The shadow of American misdeeds fell over a NATO summit of defense and foreign ministers in Brussels. A visibly irritated Secretary of Defense Leon Panetta apologized for the acts of U.S. soldiers who posed in front of the corpses of slain Taliban fighters, pictures of which were published by the Los Angeles Times on Wednesday. Panetta “strongly condemned” the soldiers’ behavior, saying it “violates our regulations and more importantly our core values.” NATO Secretary General Anders Fogh Rasmussen also condemned the photos and the acts depicted, insisting they didn’t represent NATO’s “principles.” In a year where such revelations have sparked protests and violence in Afghanistan, Rasmussen made this lament: “I hope there will be no spillover.”
That’s hardly the confidence-boosting sound byte NATO wanted to air, especially at the current conclave in Brussels—where NATO has set about putting a brave face over the longstanding headache of Afghanistan, the venerable alliance’s most important mission. A train of bad news has snaked through the past few weeks: from U.S. Sgt. Robert Bales’ grisly slaughter of Afghan civilians to Sunday’s 18-hour Taliban assault on Kabul to Wednesday’s announcement by Australian Prime Minister Julia Gillard that she would withdraw her nation’s troops — the largest non-NATO member force in Afghanistan — by mid-2013. Speaking to the press, NATO officials and leading diplomats were forced to fight fires even while extolling the progress the alliance and its allies have made in bringing stability to Afghanistan.
“The big picture is clear,” said Secretary of State Hillary Clinton, who was also in attendance. “The transition is on track, the Afghans are increasingly standing up for their own security and future, and NATO remains united in our support.” NATO officials insisted the Australian withdrawal was not a wrinkle in the plan, but rather part of the alliance’s slow, but steady handover of control to local Afghan forces. Says one official — almost all NATO civil servants are mandated to speak on condition of anonymity —“What’s happening is happening carefully, it’s not going to be sudden or uncoordinated. The Australian P.M.’s move is consistent with that reality.” (There may be a much greater disturbance in the force if French presidential frontrunner Francois Hollande wins an upcoming election and makes good on his promise to withdraw France’s troops by the end of this year.)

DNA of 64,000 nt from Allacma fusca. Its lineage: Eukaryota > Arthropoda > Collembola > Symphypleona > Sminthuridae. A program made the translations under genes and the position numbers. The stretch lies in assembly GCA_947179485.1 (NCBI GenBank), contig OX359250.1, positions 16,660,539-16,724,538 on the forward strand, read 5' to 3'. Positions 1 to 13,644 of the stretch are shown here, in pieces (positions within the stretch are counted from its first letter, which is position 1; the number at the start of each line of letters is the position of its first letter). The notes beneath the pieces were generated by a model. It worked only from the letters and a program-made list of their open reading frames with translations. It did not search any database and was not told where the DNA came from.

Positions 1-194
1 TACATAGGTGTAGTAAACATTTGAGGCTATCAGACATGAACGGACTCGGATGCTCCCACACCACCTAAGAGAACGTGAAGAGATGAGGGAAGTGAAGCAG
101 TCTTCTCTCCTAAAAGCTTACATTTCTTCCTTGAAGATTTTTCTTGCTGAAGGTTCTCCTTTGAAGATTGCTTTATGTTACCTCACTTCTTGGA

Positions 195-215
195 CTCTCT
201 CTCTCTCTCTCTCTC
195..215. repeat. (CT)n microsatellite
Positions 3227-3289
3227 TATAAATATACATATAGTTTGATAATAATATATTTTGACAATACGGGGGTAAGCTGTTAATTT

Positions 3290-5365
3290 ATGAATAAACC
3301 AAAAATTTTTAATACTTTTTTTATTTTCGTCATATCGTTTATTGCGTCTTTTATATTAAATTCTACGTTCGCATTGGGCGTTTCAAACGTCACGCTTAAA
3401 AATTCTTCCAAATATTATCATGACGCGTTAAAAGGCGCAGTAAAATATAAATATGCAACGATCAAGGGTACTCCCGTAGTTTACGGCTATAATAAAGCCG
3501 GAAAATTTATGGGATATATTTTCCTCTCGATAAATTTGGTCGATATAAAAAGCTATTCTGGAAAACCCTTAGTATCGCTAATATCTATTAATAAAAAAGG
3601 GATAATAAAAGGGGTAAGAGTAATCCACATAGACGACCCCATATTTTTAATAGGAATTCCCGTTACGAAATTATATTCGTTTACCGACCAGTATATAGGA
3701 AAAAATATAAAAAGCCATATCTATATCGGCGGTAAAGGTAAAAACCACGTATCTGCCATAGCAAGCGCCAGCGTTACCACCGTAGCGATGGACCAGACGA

On the subject of Afghanistan at NATO headquarters, few conversations with officials and diplomats take place without the use of catchphrases like “the transition” or the “evolution of the mission” or the “Lisbon process” — a reference to the 2010 NATO meeting where the alliance agreed on a roadmap out of Afghanistan. What’s happening, though, is indeed as clear as Clinton says. A host of Western nations with war-weary publics — including the U.S. — are trying to extricate themselves as fast as possible from a bloody and expensive decade-long conflict. Much of the meetings in Brussels this week ahead of a pivotal NATO summit in Chicago in May will firm up the Afghanistan endgame, which ultimately involves NATO and its allies crafting a scheme to continue supporting the Afghan government and its military beyond the stated withdrawal year of 2014.